Can Saatchi's Roberts Avoid Debacle in Campaign for U.K. Prime Minister?

Last Updated Nov 18, 2009 4:05 PM EST

Saatchi & Saatchi is running British Prime Minister Gordon Brown's re-election campaign, according to Sky News. It's a tough campaign to win, as the ruling Labour Party trails the opposition Conservatives 42 to 29 percent in the polls.

If Saatchi CEO Kevin Roberts' history in government and politics is any guide, there may be a debacle on the horizon.

Roberts is no doubt licking his lips at the challenge. It was agency founder Charles Saatchi who masterminded the election of the Conservatives' Margaret Thatcher in 1979 with the campaign "Labour Isn't Working." If Roberts could rescue Brown it would be a formidable coup indeed. "Just wait and see when the rubber hits the road," he says.

The rubber already hit the road in New Zealand in the late 1990s, where Roberts' involvement with former prime minister Jenny Shipley led to calls for Shipley's resignation. The right-wing National Party leader had dinner with Roberts right after Saatchi won the country's $16 million tourism ad account. After that, the account ballooned to $26 million at a time when other government spending was being cut. (Shipley and Roberts were longtime friends.) The media dubbed the incident "Saatchigate," and one headline called it a "Slippery Slope of Sleeze."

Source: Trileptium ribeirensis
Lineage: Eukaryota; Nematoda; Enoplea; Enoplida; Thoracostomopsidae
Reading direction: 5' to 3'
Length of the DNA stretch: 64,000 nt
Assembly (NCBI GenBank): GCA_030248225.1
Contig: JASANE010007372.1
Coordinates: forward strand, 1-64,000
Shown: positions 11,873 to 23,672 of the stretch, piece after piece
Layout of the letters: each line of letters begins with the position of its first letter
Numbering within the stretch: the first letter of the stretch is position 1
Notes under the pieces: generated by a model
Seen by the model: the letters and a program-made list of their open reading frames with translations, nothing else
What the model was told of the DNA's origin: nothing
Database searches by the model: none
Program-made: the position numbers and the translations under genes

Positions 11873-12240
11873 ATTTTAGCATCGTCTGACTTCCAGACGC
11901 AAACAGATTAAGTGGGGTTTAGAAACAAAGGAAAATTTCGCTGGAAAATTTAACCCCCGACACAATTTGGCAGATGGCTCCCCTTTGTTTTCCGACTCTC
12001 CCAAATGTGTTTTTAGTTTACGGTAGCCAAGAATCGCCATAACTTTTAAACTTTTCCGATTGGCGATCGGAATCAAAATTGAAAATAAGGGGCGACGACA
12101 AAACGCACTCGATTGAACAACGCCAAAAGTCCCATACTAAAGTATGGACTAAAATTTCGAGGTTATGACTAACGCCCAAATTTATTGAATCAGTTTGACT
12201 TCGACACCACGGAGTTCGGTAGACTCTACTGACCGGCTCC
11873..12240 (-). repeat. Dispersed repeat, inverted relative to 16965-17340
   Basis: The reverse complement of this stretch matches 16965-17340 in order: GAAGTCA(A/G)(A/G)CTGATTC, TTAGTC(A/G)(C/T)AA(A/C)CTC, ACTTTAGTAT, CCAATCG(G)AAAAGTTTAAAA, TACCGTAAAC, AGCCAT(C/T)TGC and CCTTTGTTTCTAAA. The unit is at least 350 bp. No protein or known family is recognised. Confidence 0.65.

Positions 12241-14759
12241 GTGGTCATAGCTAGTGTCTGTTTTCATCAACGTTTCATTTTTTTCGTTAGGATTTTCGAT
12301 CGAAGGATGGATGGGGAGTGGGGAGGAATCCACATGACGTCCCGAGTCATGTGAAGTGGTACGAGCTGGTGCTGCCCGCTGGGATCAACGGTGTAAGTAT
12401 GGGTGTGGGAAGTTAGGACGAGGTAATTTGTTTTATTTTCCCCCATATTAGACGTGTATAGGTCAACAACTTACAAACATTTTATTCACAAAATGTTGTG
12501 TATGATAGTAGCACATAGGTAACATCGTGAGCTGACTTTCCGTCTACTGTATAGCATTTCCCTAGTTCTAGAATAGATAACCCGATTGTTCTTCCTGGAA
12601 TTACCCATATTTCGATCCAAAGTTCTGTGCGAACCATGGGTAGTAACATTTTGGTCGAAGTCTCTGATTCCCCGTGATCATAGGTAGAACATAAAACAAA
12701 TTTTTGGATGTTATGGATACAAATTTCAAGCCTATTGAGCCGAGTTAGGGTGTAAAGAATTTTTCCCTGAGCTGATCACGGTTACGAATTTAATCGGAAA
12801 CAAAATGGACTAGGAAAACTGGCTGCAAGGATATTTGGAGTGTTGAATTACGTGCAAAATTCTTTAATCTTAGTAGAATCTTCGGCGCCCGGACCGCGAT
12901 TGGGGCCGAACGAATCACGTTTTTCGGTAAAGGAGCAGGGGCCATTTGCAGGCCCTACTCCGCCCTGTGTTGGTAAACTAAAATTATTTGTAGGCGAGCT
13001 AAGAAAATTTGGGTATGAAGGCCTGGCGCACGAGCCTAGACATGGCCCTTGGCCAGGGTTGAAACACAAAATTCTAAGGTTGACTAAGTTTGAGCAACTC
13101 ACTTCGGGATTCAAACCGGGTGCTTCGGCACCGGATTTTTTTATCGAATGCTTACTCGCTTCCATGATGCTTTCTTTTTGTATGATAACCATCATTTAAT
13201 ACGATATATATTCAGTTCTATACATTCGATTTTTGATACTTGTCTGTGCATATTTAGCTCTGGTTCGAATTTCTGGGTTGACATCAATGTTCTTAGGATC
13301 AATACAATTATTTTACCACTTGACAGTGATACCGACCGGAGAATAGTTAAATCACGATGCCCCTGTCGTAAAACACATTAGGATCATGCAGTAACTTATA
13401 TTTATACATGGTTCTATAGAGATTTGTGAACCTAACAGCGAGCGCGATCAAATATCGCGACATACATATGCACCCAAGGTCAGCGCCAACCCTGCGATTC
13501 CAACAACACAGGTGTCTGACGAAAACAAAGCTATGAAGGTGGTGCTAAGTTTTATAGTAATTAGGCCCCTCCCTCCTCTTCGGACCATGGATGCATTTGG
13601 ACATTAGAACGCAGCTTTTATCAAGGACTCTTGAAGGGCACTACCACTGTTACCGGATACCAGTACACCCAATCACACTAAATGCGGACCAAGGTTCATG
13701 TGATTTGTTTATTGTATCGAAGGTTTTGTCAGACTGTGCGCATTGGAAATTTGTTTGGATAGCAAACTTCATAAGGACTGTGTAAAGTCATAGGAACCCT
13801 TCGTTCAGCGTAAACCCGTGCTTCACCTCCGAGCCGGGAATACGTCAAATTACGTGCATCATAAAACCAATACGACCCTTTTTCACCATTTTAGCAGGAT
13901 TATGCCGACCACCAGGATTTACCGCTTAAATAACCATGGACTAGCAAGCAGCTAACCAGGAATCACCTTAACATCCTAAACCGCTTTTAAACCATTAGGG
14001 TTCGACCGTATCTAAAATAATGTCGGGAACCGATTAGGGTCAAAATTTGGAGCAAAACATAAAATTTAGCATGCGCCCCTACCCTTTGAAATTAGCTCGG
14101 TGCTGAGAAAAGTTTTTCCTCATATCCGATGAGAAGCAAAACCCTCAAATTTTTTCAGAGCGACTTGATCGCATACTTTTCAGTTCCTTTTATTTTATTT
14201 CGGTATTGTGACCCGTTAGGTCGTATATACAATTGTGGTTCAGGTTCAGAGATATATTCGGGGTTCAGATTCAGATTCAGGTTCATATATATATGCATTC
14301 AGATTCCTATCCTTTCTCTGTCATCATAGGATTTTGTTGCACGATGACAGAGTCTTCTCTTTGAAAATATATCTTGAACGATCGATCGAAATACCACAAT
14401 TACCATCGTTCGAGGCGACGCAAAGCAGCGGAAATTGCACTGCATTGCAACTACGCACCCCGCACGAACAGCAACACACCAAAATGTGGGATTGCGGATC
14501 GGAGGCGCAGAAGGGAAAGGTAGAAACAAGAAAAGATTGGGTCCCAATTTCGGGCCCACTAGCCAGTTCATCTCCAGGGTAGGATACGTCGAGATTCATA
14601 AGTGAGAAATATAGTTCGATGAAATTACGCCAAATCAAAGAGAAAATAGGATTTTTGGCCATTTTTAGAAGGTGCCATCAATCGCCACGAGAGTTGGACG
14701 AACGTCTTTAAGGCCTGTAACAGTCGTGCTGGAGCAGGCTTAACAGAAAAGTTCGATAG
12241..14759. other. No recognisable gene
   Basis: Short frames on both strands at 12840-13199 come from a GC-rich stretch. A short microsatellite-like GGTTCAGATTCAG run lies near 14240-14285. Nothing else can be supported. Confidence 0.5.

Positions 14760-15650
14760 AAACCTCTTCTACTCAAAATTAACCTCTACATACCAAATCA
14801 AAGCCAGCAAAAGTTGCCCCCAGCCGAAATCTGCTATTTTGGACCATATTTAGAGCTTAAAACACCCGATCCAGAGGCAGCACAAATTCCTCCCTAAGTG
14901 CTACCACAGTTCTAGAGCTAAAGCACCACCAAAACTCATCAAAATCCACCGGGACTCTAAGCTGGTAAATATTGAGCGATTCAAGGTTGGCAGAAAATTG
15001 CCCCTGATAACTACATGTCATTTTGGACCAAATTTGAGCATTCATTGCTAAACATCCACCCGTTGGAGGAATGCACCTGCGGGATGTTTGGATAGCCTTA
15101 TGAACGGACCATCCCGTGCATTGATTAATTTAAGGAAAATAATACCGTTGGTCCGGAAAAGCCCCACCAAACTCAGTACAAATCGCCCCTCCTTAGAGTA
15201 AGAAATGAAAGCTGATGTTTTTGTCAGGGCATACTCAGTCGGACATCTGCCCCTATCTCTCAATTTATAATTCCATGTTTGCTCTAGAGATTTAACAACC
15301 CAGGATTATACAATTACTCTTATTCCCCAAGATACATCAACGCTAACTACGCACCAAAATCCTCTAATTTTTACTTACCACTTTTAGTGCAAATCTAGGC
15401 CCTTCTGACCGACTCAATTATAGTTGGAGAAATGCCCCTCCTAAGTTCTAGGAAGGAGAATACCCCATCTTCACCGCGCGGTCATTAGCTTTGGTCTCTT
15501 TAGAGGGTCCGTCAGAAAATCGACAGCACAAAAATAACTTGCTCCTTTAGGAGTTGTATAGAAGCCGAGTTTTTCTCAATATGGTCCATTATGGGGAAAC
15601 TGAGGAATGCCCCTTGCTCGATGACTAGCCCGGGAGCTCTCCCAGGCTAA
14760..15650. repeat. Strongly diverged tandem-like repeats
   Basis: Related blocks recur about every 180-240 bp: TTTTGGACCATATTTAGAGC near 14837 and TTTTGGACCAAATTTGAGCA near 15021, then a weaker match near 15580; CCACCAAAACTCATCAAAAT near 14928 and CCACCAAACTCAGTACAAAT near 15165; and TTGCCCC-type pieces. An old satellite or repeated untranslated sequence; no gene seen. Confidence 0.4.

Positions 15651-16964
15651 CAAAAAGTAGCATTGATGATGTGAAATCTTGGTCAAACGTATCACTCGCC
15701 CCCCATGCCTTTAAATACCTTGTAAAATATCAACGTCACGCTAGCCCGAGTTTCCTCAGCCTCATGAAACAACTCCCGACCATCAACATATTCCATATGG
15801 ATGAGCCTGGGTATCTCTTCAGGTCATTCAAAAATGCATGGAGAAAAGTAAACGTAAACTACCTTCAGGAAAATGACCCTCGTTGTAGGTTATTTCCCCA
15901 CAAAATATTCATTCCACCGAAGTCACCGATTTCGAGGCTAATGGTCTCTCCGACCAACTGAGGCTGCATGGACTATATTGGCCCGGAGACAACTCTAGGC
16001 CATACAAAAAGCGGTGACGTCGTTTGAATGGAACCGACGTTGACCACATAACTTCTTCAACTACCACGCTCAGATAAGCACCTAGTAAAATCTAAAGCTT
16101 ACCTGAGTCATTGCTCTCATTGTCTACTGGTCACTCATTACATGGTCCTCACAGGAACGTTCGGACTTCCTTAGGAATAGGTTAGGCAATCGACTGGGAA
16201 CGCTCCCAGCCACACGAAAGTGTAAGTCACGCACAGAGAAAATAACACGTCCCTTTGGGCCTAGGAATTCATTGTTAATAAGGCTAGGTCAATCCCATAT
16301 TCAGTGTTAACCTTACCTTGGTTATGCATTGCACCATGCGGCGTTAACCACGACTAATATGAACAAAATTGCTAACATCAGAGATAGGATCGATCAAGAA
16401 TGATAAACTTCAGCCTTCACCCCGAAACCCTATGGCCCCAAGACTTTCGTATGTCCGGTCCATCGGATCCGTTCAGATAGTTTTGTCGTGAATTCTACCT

Roberts struck again in the U.S. in 2005, when Roberts apparently successfully persuaded the Department of Defence to "rebrand" the War on Terror. Roberts' suggested name? "The Fight for a Better World." The Bush Administration was ridiculed in the media when it went through a brief attempt to call the War on Terror "the global struggle against violent extremism." (Download Roberts' speech on the War on Terror here.)

Col. James Treadwell of the Joint Psychological Operations Support Element was later quoted by the Washington Post saying something that sounded alarmingly similar to Roberts' "Lovemarks" notion: "If you want to influence someone, you have to touch their emotions."

The Brits are expected to vote in spring of 2010.